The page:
ERIN VENTURES INC. (“Erin”)

NEWS RELEASE – For Immediate Distribution

6.5 million tonnes of 36.8 percent B2O3 in place

Erin Ventures Inc. [TSX-Venture: EV] is pleased with the conclusions of a new, independent study on its Piskanja boron property in Serbia. This study concludes that there is a 6,487,334 tonne known resource in place at Piskanja, with an average borate grade of approximately 36.85 percent B2O3. The study also states that there is potential for additional resources in the area, beyond the currently known and measured resource.

The conclusions of this study are in strong correlation with an earlier, separate study (reported by Erin in its News Release, dated February 13, 2012) in all key areas – the known quality (mineral and chemical composition, including borate grades), quantity (resource size), and the potential for expansion of the borate resource.

The Study’s Author
This study was authored by Mr. Dusan Podunavac, Senior Geologist and Technical Director of the Geological Institute of Serbia. Mr. Podunavac’s expertise and duties at the Institute include: management of the engineering divisions within the Institute, with supervision of 250 staff members; mining feasibility studies; cash flow analysis; international project-specific financing; mine planning, construction and remediation supervision; environmental engineering; and, evaluation of mining operations, companies and policies on behalf of governments.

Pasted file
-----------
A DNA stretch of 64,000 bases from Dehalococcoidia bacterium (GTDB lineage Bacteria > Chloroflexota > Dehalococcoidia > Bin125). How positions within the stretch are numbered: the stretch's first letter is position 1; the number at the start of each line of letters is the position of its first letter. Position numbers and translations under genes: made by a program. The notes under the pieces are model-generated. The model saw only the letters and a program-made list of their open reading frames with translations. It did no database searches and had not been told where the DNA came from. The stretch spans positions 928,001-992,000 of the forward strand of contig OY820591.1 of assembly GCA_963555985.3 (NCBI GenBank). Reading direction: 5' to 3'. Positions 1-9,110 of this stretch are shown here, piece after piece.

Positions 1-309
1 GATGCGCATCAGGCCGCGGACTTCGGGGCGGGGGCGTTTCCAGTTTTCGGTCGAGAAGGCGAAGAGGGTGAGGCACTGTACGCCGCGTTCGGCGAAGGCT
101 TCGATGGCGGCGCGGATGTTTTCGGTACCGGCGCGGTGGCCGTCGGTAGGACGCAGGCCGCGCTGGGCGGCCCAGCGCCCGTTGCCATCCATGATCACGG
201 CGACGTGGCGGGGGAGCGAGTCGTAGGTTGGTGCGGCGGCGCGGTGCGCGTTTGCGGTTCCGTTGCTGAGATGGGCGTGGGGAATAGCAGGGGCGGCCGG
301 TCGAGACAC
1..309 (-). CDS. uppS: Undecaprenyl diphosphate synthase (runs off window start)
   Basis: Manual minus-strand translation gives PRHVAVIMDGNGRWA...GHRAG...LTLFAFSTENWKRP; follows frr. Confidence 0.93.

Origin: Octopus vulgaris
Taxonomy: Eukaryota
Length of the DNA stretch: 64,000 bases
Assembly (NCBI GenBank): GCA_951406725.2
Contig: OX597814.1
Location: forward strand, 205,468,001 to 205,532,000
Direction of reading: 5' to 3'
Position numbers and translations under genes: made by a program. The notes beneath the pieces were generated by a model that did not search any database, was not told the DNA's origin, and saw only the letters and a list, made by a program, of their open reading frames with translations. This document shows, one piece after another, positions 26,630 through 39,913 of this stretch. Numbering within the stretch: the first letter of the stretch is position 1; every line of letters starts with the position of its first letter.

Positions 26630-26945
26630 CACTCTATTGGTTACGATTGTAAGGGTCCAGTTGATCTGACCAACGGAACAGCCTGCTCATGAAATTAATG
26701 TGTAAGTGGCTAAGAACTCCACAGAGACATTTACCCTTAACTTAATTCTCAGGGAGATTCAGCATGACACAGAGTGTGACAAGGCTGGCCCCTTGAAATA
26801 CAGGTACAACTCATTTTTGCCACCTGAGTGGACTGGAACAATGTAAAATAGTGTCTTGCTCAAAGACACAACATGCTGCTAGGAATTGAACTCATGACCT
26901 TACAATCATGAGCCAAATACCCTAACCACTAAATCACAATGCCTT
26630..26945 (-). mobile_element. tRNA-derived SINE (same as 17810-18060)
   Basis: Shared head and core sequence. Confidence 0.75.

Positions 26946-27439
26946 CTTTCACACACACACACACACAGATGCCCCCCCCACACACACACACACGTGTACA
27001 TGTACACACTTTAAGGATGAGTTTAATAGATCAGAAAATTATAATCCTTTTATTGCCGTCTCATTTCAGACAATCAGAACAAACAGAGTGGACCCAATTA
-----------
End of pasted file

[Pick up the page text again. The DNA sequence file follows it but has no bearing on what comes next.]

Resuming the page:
The Geological Institute of Serbia has operated since 1948. The Institute’s activities include all disciplines of geological and geophysical exploration. In addition to major projects within Serbia, the Institute has successfully completed numerous large-scale exploration programs in many countries around the world, on behalf of the governments of those countries. The Institute is organized into the several departments: Geology, Hydrogeology, Metallic and Non-metallic Mineral Exploration, Geophysics, Laboratory, Computer Data Processing, and Drilling. The staff of nearly 300 includes numerous PhD’s, geologists, geophysicists, chemists, technicians, and drillers.

The Study Highlights
The report states that the historical resource is an estimated 6,487,334 tonnes of B2O3, with an average grade of approximately 36.85 percent B2O3 per tonne (using cutoffs of 1 metre thickness and borate grades of greater than 15 percent). This is a ‘historical resource estimate’ by definition that does not comply with NI 43-101. Erin considers this estimate to be reliable partly because: it is based, in part, on work previously conducted by Erin itself; and because it is based, in part, on work recently conducted (2006 to 2009) by Rio Tinto for which all relevant data including all drill core is available to Erin; and it is considered to be highly relevant to current operations. A Qualified Person has not done sufficient work to classify the estimate as current mineral resources or reserves. Erin is not treating this historical estimate as such, and the historical estimate should not be relied upon.

This study is the compilation and analysis of all historical drill data, conducted prior to Erin’s current, ongoing drill program. The report takes into account 3 separate exploration programs that were conducted at Piskanja (by Ibar Mines, Erin Ventures, and Rio Tinto), which combined to produce a total of 45 drill holes and approximately 15,400 metres of core and cuttings.

The study states that the borate is contained within two primary layers, with one interlayer situated between the primary layers. The most common borate minerals found are colemanite and ulexite. The report classifies the deposit in a “C1” and “C2” resource category (the Serbian equivalent of “indicated” and “inferred”, according to 43-101/CRIRSCO standards).